21      The State’s second argument is that there could be no unfair prejudice because “the basic facts of the case, and unfortunately the day-to-day life of many of the jurors, were already so laden with violence.”  We do not deny that the case involved discussion of a great deal of violence by multiple parties, but the entire point of the trial was to determine whether Burton perpetrated the violence at issue.  As to the familiarity of the jurors in this case with violence, it is not exactly clear to us what this has to do with the question of harmless error.  We doubt that the jury was so inured to violence as to be completely unconcerned with the alleged or implied gang connections of witnesses or of the defendant.

            By the Court.—Judgments reversed and cause remanded.




[1]  The court stated that it would allow voir dire for a limited purpose related to a separate matter not at issue in this appeal.

[2]  The State also argues that Burton “adduced some of the evidence now complained about on appeal.”  All of the testimony herein discussed was elicited by the State’s direct questioning, with the exception of Warmington’s testimony that an “excited utterance” is “usually … a very truthful statement.”  Though Warmington made this statement during cross-examination, it was not directly responsive to the question asked:  “Excited utterance means basically just saying something in the heat of the moment, right?”  This question does not constitute a waiver on Burton’s part.

[3]  See, e.g., State v. Long, 2002 WI App 114, ¶17, 255 Wis. 2d 729, 647 N.W.2d 884 (discussing the “common law of evidence”); United States v. Abel, 469 U.S. 45, 54 (1984) (discussing the Federal Rules of Evidence).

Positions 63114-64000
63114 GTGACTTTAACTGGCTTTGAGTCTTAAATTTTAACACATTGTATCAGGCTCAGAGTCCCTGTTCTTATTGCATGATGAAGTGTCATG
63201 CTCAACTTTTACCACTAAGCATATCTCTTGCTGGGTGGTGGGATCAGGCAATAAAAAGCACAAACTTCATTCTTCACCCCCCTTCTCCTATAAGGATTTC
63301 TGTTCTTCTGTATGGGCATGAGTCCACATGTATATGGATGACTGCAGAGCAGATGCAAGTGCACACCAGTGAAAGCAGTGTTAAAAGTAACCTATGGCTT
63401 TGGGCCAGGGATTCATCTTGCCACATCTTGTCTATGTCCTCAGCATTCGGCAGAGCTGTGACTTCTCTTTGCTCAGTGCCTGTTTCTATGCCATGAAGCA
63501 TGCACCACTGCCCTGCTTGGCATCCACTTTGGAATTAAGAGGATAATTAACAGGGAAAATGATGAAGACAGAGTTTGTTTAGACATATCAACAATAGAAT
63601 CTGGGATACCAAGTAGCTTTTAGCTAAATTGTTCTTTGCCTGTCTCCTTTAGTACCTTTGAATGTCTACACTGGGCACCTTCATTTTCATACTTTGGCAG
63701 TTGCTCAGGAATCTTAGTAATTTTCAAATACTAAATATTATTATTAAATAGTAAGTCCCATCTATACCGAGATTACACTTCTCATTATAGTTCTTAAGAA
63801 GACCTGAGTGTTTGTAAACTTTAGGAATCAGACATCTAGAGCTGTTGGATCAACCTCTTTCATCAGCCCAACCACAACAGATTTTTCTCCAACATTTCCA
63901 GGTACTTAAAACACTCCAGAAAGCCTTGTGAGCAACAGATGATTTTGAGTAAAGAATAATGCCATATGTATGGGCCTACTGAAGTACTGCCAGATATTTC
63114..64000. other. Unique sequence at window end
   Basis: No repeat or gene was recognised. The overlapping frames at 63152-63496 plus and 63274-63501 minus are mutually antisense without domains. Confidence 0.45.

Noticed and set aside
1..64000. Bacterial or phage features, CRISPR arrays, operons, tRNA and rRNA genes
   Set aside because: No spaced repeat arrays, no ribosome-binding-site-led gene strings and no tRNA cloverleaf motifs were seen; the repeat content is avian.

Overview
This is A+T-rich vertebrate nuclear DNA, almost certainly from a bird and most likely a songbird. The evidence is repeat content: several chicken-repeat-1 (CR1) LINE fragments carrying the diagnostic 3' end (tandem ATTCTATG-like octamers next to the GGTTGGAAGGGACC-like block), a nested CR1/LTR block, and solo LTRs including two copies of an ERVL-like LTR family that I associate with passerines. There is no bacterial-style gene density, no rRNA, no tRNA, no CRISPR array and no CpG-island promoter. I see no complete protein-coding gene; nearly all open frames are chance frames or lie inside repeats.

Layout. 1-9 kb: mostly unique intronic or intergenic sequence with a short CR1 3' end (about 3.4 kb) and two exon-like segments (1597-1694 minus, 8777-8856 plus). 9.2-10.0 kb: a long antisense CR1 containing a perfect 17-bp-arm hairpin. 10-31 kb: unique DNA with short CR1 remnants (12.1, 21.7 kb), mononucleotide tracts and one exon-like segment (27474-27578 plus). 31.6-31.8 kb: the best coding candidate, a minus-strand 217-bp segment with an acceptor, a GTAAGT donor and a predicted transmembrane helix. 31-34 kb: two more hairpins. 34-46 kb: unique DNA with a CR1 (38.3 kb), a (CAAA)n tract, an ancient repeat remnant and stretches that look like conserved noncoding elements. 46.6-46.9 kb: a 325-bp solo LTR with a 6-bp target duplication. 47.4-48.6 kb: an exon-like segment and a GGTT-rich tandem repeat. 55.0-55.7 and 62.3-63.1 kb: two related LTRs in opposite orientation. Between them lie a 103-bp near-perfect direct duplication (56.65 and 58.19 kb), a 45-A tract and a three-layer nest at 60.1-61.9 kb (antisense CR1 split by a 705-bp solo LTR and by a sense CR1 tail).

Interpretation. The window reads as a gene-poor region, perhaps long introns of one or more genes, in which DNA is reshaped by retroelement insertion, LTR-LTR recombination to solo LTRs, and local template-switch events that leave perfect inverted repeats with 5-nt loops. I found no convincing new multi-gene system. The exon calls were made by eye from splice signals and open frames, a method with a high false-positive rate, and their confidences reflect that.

[4]  All references to the Wisconsin Statutes are to the 2005-06 version.

[5]  The State correctly notes that the Court in United States v. Abel, 469 U.S. 45 (1984), did not hold that only where the defendant and a witness belong to the same gang can the State introduce evidence of a witness’s gang affiliation to show bias in favor of the defendant.  In fact, the defendant’s complaint in Abel was not that gang affiliation tarnished the witness in the eyes of the jury; rather, he objected that the jury should not know about his own gang membership.  See Abel, 469 U.S. at 53.  Nevertheless, State v. Long, 2002 WI App 114, ¶19, 255 Wis. 2d 729, 647 N.W.2d 884, stated the broader rule, and Long is binding precedent on this court.  See Cook v. Cook, 208 Wis. 2d 166, 190, 560 N.W.2d 246 (1997).

The State also attempts to call Long into question by contrasting it to State v. Brewer, 195 Wis. 2d 295, 536 N.W.2d 406 (Ct. App. 1995).  The issue in Brewer was not the same as the one in Long.  In Brewer, the gang expert was called to testify that the presence of gang graffiti is an indicator of drug dealing.  Brewer, 195 Wis. 2d at 304.  In contrast with this case and Long, the purpose of the evidence in Brewer was not to suggest that the defendant or any witness was in a gang.  Contrast Long, 255 Wis. 2d 729, ¶14, with Brewer, 195 Wis. 2d at 308-09. 

[6]  As noted above, Jones testified; Bowens did not.

[7]  We note that the detective’s discussion of the truthfulness of “excited utterances” at the very least veers dangerously close to the prohibition against one witness opining on the truthfulness of another’s testimony.  See State v. Haseltine, 120 Wis. 2d 92, 96, 352 N.W.2d 673 (Ct. App. 1984).  Though Warmington did not name any particular witness, we are not blind to the fact that he was called to discredit the stories of Jones and other witnesses helpful to Burton.

[8]  There is no denying the existence of a “no snitching” ethic in some tough neighborhoods, along with a tendency to rely on personal confrontation, rather than police, to solve problems.  See Eugene Kane, This Professor’s Opinions Have “Street Cred,” Milwaukee Journal Sentinel, Oct. 13, 2007 at 3B.  The roots of these phenomena are more complex than the simple presence of gangs, however.  See id.

[9]  The State claims that there was evidence that Burton was “affiliated” with gangs “in the sense of virtually being at war with one Vice Lords chapter over mutual affronts to dignity.”  But the record cites the State provides are to statements by defense counsel and by the court at pretrial hearings, statements and questions by both parties at pretrial voir dire, and the prosecutor’s opening argument.  None of these statements or questions constitutes evidence.